Ten months after the launch of True Value’s new-and-improved e-commerce program, the statistics are beginning to pile up. Most importantly, perhaps, almost 2,000 stores have signed up for the program, allowing customers to shop online and pick up purchases in their local hardware store.
There are some things still unknown in the e-commerce world, such as the correlation between Web browsing and in-store buying. But True Value believes it’s getting closer to an understanding. And it likes what the data are showing.
“Through our online surveys, we’re consistently seeing about 40% of our customers report that their next action after they leave the site is to either visit a True Value store or call a True Value store,” said Lisa Fortuna, True Value director of e-commerce.
The average ring for an online order consistently runs in the $60 to $70 range — about three times the average ring in the store.
For dealers, the only requirement to join the program is an agreement to receive some basic order-fulfillment and customer service instruction. There is no cost to join. “Feedback from those retailers has been very positive,” Fortuna said. And for the co-op, the ability to learn from the habits of online browsers is invaluable. “Consumers are using the site to research products, and we see how it’s driving footsteps into our stores,” she added.
While the site continues to churn data and drive traffic, the actual e-commerce sales transactions have been behind plan, according to the co-op. That’s partly because of an aggressive forecast, and partly because a higher-than-expected percentage of consumers are going to the stores to make their purchase.
“For the sales we’re transacting as e-commerce, we’re not happy with the overall sales compared with our forecast,” said CEO Lyle Heidemann. “But we’re not unhappy with where we’re at. And we know we are driving footsteps to the store.”
In addition to traffic, visibility is huge. The ability for the co-op to monitor the all-important product search field leads to actionable intelligence. Analyzing the search terms helps the co-op stay ahead of consumer demand or spot trends.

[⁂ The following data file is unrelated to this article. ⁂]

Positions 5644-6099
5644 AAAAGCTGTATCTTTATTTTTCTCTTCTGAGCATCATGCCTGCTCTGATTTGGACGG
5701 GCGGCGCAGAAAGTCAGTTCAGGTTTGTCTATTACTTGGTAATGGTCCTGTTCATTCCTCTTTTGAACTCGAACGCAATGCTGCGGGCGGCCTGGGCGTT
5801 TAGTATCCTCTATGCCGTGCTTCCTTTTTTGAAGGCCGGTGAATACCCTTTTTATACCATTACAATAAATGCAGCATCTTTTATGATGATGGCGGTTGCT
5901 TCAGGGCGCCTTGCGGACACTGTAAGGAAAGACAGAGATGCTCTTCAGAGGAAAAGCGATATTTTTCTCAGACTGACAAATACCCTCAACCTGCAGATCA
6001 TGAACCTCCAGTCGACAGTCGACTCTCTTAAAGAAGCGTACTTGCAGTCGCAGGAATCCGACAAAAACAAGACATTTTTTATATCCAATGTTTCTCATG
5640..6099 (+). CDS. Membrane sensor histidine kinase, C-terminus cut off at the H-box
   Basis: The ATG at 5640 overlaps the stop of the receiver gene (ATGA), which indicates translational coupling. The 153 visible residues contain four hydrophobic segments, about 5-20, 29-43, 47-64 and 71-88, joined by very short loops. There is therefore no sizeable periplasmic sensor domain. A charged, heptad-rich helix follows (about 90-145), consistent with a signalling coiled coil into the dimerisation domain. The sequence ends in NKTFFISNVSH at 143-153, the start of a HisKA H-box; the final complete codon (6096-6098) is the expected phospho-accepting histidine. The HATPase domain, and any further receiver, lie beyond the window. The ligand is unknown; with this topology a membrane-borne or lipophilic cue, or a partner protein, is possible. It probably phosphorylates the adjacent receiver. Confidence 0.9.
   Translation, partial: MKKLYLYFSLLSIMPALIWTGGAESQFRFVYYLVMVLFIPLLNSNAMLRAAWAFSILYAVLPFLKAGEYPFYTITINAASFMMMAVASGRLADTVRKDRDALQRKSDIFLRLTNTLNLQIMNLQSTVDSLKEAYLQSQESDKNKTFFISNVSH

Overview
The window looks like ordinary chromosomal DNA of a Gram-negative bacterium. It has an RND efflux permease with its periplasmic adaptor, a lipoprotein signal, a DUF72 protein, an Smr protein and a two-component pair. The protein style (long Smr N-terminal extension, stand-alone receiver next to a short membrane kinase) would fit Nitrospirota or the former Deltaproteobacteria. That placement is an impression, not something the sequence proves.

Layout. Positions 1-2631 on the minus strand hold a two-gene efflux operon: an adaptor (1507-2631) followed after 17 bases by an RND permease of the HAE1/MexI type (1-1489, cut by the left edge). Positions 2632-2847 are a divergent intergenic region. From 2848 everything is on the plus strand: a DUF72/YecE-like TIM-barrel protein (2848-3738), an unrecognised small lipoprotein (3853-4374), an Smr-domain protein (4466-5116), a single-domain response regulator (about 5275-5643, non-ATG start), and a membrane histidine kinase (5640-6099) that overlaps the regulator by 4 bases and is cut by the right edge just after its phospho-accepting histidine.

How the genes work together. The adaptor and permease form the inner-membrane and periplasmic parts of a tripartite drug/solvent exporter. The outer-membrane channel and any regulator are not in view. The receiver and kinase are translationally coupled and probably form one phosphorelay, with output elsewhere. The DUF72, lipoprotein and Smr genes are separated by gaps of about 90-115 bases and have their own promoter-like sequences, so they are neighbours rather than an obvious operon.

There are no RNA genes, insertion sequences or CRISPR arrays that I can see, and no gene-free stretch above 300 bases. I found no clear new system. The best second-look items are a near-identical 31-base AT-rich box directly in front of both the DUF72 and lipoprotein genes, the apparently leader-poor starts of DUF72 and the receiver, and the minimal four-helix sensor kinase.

One early discovery has been how quickly customers change their product searches when the seasons start changing. Searches for roof rakes and other snow-related products lit up the charts last winter. “That’s really valuable information for our merchants,” Fortuna said. And there have been other lessons learned as well.
“Fencing was a top search term for us going into the summer,” Fortuna said. “It was ranking in the top 10 pretty consistently, and that was one of the surprises for us.” The company added SKUs and watched as sales increased.
Another bit of online intelligence gave a boost to sales of kids’ pools when the temperatures began to soar in the summer. “We only had a couple online, so we added everything,” she said. “Those are items a store typically wouldn’t go very deep on, but we definitely have an opportunity for that online.”
The company’s digital strategy expands beyond its e-commerce. It also embraces e-marketing, e-coupons and interaction with mobile consumers.
Coupons are getting better. The online version of the company’s classic $5-off-$25 coupon includes some enhancements for security and targeting. The coupon has delivered impressive results over the last five years, or so, producing an average of $42 to $46 per transaction. The Web version of the coupon has a watermark to prevent duplication and a unique code for each coupon printed. It also has a promotional code r